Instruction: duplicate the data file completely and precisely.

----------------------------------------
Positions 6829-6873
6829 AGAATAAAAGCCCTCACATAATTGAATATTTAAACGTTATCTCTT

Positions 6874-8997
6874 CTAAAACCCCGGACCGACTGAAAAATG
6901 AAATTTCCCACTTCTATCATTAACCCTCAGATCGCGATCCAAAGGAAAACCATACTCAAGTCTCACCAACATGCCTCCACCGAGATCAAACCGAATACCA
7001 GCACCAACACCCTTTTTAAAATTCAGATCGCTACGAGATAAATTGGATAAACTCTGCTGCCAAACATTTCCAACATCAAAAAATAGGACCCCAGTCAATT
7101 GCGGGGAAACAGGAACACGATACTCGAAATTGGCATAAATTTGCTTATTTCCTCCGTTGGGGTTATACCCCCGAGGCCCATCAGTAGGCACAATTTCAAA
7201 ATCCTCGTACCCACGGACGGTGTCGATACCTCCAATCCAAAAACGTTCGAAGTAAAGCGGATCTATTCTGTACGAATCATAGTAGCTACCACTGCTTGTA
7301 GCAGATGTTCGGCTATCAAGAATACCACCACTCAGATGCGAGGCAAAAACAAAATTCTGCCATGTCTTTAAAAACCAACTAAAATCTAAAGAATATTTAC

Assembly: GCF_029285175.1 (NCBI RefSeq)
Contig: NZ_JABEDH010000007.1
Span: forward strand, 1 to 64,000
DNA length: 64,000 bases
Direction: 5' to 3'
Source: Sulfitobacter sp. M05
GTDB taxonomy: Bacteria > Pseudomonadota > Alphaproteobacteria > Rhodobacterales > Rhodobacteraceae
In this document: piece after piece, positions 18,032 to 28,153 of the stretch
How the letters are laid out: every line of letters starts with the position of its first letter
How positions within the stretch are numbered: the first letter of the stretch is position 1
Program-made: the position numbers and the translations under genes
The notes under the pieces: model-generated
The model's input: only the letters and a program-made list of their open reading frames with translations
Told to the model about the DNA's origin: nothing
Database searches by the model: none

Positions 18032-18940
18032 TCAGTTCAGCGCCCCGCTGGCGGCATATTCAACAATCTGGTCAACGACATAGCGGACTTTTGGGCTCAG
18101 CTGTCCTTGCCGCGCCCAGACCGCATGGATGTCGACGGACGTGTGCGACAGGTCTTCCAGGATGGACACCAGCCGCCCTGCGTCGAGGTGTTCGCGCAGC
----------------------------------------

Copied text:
Positions 6829-6873
6829 AGAATAAAAGCCCTCACATAATTGAATATTTAAACGTTATCTCTT

Positions 6874-8997
6874 CTAAAACCCCGGACCGACTGAAAAATG
6901 AAATTTCCCACTTCTATCATTAACCCTCAGATCGCGATCCAAAGGAAAACCATACTCAAGTCTCACCAACATGCCTCCACCGAGATCAAACCGAATACCA
7001 GCACCAACACCCTTTTTAAAATTCAGATCGCTACGAGATAAATTGGATAAACTCTGCTGCCAAACATTTCCAACATCAAAAAATAGGACCCCAGTCAATT
7101 GCGGGGAAACAGGAACACGATACTCGAAATTGGCATAAATTTGCTTATTTCCTCCGTTGGGGTTATACCCCCGAGGCCCATCAGTAGGCACAATTTCAAA
7201 ATCCTCGTACCCACGGACGGTGTCGATACCTCCAATCCAAAAACGTTCGAAGTAAAGCGGATCTATTCTGTACGAATCATAGTAGCTACCACTGCTTGTA
7301 GCAGATGTTCGGCTATCAAGAATACCACCACTCAGATGCGAGGCAAAAACAAAATTCTGCCATGTCTTTAAAAACCAACTAAAATCTAAAGAATATTTAC

Assembly: GCF_029285175.1 (NCBI RefSeq)
Contig: NZ_JABEDH010000007.1
Span: forward strand, 1 to 64,000
DNA length: 64,000 bases
Direction: 5' to 3'
Source: Sulfitobacter sp. M05
GTDB taxonomy: Bacteria > Pseudomonadota > Alphaproteobacteria > Rhodobacterales > Rhodobacteraceae
In this document: piece after piece, positions 18,032 to 28,153 of the stretch
How the letters are laid out: every line of letters starts with the position of its first letter
How positions within the stretch are numbered: the first letter of the stretch is position 1
Program-made: the position numbers and the translations under genes
The notes under the pieces: model-generated
The model's input: only the letters and a program-made list of their open reading frames with translations
Told to the model about the DNA's origin: nothing
Database searches by the model: none

Positions 18032-18940
18032 TCAGTTCAGCGCCCCGCTGGCGGCATATTCAACAATCTGGTCAACGACATAGCGGACTTTTGGGCTCAG
18101 CTGTCCTTGCCGCGCCCAGACCGCATGGATGTCGACGGACGTGTGCGACAGGTCTTCCAGGATGGACACCAGCCGCCCTGCGTCGAGGTGTTCGCGCAGC